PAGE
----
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A war between U.S. allies could erupt in Iraq

Iraqi forces clashed with Kurdish fighters Monday after Baghdad launched a push to recapture the oil-rich northern city of Kirkuk – an offensive that threatens outright war between the two U.S.-backed factions.

Iraqi Prime Minister Haidar al-Abadi ordered the assault late Sunday, calling for Iraqi soldiers to “impose security” on the Kurdish-controlled city to preserve national unity.

Regional tensions have escalated in recent weeks after Kurds voted for independence from Iraq in a September referendum.


Iraqi state television said Monday that “vast areas” of territory surrounding Kirkuk had been seized, including oilfields and the city’s airport. Kurdish officials disputed this claim.

Inside Kirkuk, hundreds of armed residents have taken up positions to defend themselves, with fighting reaching the edge of the city.

Read more: How a Russian oil giant bankrolled the Kurdish split from Iraq

Journalists reported large, long queues of traffic as many residents fled.

Kurdish officials said Iraqi government forces and Iranian-backed militia attacked positions of the Kurdish peshmerga fighting force on two fronts south of Kirkuk, using U.S. military equipment.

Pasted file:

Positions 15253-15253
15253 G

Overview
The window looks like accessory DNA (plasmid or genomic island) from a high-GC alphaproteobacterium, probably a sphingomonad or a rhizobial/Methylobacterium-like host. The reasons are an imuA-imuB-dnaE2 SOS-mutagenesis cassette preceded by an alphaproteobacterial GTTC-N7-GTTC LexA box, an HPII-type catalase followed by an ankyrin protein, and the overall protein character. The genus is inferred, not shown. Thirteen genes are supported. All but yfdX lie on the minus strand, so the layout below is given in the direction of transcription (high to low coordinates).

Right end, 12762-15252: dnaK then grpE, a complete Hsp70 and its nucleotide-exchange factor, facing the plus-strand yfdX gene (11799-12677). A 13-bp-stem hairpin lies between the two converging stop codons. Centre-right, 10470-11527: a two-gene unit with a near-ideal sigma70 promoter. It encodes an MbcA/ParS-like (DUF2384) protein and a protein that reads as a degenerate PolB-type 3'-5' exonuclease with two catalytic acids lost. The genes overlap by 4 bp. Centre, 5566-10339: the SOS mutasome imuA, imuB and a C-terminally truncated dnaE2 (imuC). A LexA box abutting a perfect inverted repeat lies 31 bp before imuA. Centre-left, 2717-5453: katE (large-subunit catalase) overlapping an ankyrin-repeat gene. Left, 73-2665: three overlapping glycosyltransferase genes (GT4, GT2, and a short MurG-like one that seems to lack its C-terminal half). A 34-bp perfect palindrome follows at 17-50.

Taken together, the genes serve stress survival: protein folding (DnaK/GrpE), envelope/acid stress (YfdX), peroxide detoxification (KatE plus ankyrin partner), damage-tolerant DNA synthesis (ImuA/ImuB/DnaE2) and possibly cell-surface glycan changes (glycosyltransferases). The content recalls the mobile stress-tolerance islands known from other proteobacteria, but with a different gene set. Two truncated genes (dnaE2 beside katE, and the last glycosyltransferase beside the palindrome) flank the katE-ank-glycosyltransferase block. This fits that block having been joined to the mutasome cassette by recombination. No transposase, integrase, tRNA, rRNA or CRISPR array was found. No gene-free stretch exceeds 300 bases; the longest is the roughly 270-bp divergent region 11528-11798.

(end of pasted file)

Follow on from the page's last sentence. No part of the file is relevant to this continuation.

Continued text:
They said the peshmerga had destroyed at least five U.S. Humvees, and would “continue to defend Kurdistan, its peoples and interests.”

“This was an unprovoked attack,” the statement added.

Exchanges of rocket fire were reported south of Kirkuk, with a local security source telling Agence France-Presse that some Kurdish fighters were injured.

Washington, which has been desperate to prevent tensions between its allies from boiling over into another Middle East conflict, said it was “very concerned.”

“We are monitoring the situation in Kirkuk closely and are very concerned by reports of a confrontation,” said a State Department official. “We are engaged with all parties in Iraq to de-escalate tension.”

The United States trains and equips both the Iraqi Army and Kurdish forces as part of its efforts to defeat the so-called Islamic State. Despite being a key ally of the Kurds, Washington has urged them not to push for independence, fearful of disrupting the campaign against ISIS, which is on the brink of being dislodged from its last Iraqi strongholds.

Kirkuk, an ethnically mixed city of about a million people in northern Iraq, is outside the territory held by the Kurdistan Regional Government. But it has been under the control of Kurdish forces for three years, and – despite Baghdad’s claims on the city – was included in the recent referendum on Kurdish independence. Peshmerga forces recaptured the city from ISIS in 2014 after Iraqi forces fled.

The Kurdish Regional Government has been locked in a standoff with Baghdad since the Sept. 25 independence referendum. Iraq says the vote was unconstitutional and should be annulled, while the Kurds have called for dialogue.